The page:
LFWM: Vivienne Westwood SS18

THERE are few designers on the roster at London Fashion Week Men’s whose name is globally recognisable – in fact, Vivienne Westwood is quite possibly the only one. This being as it may, Dame Vivienne Westwood’s shows have long been some of the most highly anticipated on the London schedule, attracting editors and celebrities alike, and this season was no different.

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Held in Marylebone’s Seymour Leisure Centre, the show revolved around four main symbols – VW’s own pack of playing cards. These motifs, emblazoned on the garments, appeared in various forms throughout the collection. As Westwood says in the note written to guests, “we will begin with natural white covered with rainforest print”, a sort of Picasso-esque scribble seen on much of the collection.

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Bodysuits, full-skirted dresses and even apron’s appeared, in a show that can only really be described as exactly that, a show. The monotony of fashion week, the one-after-another beat of the four-day event, can become tiresome after a while.

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Luckily, on day four, Westwood chose to break this – acrobats, dancers and circus performers tumbled, cartwheeled, hula-hooped and even fell down the catwalk, much to the chagrin/amusement of stony-faced models trying their very best to get past, while remaining suitably stoic.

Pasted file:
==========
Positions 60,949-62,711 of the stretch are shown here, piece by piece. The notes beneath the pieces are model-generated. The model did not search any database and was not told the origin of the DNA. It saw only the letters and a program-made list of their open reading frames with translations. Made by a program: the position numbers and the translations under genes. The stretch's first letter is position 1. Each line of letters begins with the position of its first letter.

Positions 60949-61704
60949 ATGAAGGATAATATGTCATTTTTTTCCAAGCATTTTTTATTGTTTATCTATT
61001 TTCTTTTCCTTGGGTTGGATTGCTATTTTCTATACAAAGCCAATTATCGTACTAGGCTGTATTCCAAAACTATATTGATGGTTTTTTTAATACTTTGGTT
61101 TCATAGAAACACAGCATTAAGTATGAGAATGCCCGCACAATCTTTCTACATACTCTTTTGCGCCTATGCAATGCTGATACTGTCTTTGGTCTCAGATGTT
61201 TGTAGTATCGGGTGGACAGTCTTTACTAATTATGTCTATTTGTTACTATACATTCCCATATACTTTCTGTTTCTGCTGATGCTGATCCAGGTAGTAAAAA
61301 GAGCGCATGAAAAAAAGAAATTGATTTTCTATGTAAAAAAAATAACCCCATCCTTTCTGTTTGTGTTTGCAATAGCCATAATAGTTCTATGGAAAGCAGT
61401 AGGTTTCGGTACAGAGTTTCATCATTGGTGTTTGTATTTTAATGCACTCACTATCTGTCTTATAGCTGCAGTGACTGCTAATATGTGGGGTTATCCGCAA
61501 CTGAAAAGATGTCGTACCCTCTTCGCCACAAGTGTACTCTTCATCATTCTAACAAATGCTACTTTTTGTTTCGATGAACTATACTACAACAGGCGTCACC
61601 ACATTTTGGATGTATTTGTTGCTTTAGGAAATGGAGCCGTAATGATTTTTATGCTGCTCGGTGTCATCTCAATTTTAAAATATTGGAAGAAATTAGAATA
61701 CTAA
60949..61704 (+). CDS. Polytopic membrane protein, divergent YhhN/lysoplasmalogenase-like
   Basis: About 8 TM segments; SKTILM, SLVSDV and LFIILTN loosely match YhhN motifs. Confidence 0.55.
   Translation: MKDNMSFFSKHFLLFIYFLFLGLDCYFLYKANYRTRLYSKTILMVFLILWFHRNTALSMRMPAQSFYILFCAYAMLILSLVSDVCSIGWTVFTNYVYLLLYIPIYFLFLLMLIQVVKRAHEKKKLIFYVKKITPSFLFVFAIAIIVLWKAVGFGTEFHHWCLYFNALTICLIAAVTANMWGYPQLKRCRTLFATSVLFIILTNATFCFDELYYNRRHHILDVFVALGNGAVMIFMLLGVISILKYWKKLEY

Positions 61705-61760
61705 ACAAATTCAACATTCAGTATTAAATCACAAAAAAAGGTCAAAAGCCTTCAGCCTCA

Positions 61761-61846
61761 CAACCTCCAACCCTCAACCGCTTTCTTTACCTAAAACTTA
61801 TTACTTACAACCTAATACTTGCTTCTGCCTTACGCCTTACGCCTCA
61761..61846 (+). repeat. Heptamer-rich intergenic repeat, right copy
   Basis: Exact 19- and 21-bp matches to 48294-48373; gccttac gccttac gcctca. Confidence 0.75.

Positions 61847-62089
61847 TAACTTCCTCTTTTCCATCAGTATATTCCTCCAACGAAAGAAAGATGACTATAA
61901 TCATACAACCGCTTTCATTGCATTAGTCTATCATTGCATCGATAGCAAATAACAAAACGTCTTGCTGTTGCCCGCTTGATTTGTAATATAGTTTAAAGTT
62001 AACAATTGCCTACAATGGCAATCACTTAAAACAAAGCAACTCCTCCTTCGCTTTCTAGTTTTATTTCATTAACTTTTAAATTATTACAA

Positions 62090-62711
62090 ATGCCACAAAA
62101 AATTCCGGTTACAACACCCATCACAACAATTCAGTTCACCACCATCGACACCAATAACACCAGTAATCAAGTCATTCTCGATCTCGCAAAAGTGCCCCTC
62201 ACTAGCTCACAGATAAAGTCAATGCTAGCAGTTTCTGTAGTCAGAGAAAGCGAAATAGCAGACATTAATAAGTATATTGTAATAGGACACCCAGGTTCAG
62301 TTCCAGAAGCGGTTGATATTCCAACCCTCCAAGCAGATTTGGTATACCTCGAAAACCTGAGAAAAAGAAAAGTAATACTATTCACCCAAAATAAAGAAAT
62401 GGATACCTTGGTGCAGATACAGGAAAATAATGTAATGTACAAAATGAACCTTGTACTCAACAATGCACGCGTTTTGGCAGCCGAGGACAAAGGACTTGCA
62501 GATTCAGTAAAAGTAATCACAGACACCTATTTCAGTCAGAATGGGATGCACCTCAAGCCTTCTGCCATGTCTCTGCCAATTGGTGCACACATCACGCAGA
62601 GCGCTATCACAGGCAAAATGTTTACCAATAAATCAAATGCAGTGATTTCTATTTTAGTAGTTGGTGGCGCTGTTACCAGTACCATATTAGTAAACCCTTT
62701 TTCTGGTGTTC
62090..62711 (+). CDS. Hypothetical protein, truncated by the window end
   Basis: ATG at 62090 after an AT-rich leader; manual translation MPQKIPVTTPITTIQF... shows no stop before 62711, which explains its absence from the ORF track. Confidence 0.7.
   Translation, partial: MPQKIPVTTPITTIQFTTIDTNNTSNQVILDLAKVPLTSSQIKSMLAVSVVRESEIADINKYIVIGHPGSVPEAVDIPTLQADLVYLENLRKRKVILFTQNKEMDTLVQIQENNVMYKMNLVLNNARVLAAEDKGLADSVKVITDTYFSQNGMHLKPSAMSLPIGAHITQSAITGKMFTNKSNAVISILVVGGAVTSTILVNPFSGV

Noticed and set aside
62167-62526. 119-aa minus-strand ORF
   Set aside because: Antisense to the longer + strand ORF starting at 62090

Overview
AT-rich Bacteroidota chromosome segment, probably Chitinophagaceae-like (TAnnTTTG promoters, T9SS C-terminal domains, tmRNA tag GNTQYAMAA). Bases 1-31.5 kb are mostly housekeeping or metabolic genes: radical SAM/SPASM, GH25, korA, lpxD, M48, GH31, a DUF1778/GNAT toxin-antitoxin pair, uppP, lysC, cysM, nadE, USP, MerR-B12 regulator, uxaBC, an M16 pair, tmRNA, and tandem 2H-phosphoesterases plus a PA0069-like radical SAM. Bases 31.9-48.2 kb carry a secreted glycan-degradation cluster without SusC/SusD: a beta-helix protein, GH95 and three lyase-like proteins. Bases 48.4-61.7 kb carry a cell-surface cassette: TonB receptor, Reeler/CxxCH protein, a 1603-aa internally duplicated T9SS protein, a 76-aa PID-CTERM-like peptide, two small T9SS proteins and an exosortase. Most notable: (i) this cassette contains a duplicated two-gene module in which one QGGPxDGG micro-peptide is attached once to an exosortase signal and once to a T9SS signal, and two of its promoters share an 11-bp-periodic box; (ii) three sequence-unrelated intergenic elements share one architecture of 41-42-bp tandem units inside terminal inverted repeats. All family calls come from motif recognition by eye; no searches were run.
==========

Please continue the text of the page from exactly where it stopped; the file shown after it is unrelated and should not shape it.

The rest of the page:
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It highlights something that Westwood is now synonymous with. That, perhaps, her wildly audacious and wonderfully creative clothing is not a viable means for supporting the business. Indeed, virtually nothing sported down the runway would be considered wearable, best confined to the pages of outré magazine editorials. The bags then were important – large, sturdy and industrial, just what ever travelling circus artist needs.

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It was typically Vivienne, and as the Dame herself took her final bow, the excitement and pure palpable energy in the air was electrified. VW is a showwoman, dealing in the trade of shocking and delighting, and a fabulously experienced one at that. May that never change.

by Thomas Marrington

Images courtesy of Vivienne Westwood